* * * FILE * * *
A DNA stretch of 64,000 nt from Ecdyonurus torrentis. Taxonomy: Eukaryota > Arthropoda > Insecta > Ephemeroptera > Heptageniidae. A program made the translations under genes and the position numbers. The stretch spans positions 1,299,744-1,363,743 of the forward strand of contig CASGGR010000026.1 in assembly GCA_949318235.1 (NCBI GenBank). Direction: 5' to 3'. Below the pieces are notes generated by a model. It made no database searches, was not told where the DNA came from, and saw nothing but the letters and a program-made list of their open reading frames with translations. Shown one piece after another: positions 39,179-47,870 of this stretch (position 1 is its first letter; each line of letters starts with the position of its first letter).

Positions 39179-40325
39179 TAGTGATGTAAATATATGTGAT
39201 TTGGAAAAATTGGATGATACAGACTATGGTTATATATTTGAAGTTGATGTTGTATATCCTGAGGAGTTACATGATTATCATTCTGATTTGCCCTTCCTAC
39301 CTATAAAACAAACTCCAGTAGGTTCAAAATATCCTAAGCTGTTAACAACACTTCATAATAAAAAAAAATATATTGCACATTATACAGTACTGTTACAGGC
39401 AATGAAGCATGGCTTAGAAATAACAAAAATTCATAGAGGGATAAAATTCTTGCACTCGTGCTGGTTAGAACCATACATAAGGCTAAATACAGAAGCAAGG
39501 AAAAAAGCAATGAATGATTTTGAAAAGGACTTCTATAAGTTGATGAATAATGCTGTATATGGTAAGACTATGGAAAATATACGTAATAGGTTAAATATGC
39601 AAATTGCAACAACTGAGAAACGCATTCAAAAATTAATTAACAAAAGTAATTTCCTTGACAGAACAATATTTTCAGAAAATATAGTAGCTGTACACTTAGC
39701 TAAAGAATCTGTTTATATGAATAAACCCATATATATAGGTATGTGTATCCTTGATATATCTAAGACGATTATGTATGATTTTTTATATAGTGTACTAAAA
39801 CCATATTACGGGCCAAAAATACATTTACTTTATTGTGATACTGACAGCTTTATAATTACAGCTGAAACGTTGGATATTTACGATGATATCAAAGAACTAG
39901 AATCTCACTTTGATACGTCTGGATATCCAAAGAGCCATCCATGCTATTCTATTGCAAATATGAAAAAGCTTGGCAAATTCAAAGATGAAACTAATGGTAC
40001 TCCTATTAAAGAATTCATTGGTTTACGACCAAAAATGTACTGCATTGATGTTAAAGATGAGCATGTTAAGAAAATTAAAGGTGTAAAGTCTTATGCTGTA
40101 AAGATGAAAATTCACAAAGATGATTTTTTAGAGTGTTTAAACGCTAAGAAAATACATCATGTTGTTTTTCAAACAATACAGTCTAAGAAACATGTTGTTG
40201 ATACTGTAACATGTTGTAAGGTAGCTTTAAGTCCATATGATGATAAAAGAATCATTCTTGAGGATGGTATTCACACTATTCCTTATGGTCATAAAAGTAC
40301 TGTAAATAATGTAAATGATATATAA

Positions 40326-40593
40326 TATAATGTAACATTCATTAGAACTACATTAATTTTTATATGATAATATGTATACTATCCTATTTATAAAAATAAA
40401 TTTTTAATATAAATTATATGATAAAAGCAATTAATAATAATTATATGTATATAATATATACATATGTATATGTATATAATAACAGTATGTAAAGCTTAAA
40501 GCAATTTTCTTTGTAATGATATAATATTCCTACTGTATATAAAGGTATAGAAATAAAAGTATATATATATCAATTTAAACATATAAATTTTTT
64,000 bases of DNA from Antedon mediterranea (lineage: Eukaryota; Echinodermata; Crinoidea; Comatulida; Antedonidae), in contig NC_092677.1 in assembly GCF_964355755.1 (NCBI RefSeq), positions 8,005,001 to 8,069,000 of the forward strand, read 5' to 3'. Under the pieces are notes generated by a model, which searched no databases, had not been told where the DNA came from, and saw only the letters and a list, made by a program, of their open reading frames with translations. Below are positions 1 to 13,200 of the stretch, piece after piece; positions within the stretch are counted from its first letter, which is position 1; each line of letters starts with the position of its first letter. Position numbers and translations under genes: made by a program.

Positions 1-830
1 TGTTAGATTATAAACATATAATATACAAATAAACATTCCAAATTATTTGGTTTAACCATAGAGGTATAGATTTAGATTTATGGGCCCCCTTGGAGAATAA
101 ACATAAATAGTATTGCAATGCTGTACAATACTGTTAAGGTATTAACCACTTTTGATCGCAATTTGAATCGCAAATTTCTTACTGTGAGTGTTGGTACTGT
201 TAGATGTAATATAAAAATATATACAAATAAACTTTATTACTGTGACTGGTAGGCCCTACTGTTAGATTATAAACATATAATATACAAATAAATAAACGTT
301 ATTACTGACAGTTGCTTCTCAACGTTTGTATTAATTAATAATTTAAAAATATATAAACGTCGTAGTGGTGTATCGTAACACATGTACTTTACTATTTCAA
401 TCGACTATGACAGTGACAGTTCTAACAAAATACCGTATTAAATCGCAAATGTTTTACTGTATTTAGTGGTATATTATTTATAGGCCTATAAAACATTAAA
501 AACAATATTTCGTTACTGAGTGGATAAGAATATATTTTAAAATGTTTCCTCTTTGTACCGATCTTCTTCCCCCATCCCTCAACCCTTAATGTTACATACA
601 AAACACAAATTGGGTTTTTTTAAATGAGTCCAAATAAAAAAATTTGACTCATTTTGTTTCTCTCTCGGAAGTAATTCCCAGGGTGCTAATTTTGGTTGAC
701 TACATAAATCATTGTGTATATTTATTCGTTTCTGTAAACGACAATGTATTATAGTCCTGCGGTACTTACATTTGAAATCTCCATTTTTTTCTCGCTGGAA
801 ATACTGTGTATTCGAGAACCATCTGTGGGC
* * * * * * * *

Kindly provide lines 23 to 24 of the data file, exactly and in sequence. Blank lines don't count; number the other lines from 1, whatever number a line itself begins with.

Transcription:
101 ACATAAATAGTATTGCAATGCTGTACAATACTGTTAAGGTATTAACCACTTTTGATCGCAATTTGAATCGCAAATTTCTTACTGTGAGTGTTGGTACTGT
201 TAGATGTAATATAAAAATATATACAAATAAACTTTATTACTGTGACTGGTAGGCCCTACTGTTAGATTATAAACATATAATATACAAATAAATAAACGTT